Brand guidelines are a must in today's competitive business world. Companies have to look for ways to connect emotionally with customers and create lifelong relationships. We can't say it enough: people fall in love with brands.
It doesn’t matter what stage your company is at or how amazing the marketing strategy is, there are still misconceptions about what brand guidelines are and why they are important.
Below, you’ll find a complete rundown of the importance, usage and creation of brand guidelines. Here’s what’s covered:
- What are brand guidelines?
- Why are brand guidelines important?
- 6 essentials to include in your brand guidelines
- Examples of stellar brand guidelines
What are brand guidelines?
A brand identity is a person's gut feeling about a product, service or company. It's what others think about and feel about us. It’s in how we pick up our phones, how we behave, how we communicate, how we dress, how we talk,...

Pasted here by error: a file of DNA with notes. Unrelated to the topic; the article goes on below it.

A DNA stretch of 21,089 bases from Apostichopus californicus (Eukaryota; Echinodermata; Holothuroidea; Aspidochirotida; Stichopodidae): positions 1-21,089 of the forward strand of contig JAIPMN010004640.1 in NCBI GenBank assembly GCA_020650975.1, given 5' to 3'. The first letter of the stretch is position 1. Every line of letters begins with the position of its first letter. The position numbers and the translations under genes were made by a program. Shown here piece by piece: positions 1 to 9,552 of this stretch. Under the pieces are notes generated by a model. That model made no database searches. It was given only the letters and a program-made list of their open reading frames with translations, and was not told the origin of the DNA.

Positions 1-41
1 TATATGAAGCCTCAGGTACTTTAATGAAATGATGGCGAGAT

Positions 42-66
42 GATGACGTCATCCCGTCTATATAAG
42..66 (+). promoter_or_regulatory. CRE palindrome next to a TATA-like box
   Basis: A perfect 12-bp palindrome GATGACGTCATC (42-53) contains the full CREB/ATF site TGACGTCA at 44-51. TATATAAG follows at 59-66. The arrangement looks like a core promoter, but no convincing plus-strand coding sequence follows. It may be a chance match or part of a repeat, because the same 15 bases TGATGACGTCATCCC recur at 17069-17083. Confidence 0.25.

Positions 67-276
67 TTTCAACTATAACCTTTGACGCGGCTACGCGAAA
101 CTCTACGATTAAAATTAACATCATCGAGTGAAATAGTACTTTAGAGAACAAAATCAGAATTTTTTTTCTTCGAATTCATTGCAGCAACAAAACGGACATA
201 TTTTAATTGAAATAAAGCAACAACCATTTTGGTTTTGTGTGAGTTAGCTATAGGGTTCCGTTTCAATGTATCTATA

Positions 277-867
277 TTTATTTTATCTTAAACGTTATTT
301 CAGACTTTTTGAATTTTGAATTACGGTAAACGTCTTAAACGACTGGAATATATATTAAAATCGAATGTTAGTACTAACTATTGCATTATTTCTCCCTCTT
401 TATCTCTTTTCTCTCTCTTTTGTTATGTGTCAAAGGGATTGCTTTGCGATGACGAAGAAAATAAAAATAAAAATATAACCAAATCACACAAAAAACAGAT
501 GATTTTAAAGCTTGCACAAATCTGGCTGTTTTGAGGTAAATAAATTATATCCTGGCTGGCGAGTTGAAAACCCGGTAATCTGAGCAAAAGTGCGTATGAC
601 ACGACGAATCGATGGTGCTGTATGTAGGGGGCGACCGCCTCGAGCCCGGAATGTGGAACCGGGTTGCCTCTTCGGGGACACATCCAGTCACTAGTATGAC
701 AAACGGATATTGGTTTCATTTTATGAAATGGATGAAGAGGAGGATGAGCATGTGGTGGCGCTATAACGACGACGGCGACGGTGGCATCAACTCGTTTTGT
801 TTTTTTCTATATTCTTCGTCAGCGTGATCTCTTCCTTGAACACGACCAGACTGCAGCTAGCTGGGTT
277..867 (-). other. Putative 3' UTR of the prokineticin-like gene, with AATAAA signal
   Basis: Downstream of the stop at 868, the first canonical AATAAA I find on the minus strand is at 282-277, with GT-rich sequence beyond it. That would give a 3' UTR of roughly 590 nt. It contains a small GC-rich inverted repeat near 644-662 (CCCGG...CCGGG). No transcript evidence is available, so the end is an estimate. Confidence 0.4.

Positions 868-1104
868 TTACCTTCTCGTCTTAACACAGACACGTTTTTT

Brand guidelines are a collection of do’s and don’t on how to communicate as a brand. They come in the form of an instruction manual that typically includes guidelines on:
- Mission statement
- Core values
- Color pallets
- Brand voice
Why are brand guidelines important?
Regardless of what you call them, brand guidelines are a set of tools designed to give your brand consistency and flexibility. By default, they are most often used by designers to make certain they’re using the right fonts, color palettes, and versions of your logo.
But effective guidelines should be much more than that; try to see them as a defined resource that everyone in the company can use to represent the brand and communicate with your customers.
Here are five reasons why brand guidelines are important:
1. They bring value
It is essential that everyone understands the value of the brand and how to use it. By implementing brand guidelines, you make it easier to maintain the quality and integrity of your brand’s image.
Great brands are like friends - you encounter a huge number of them everyday, but you only remember the ones you love. (Luc Speisser, MD Landor)
2. A clear understanding of your brand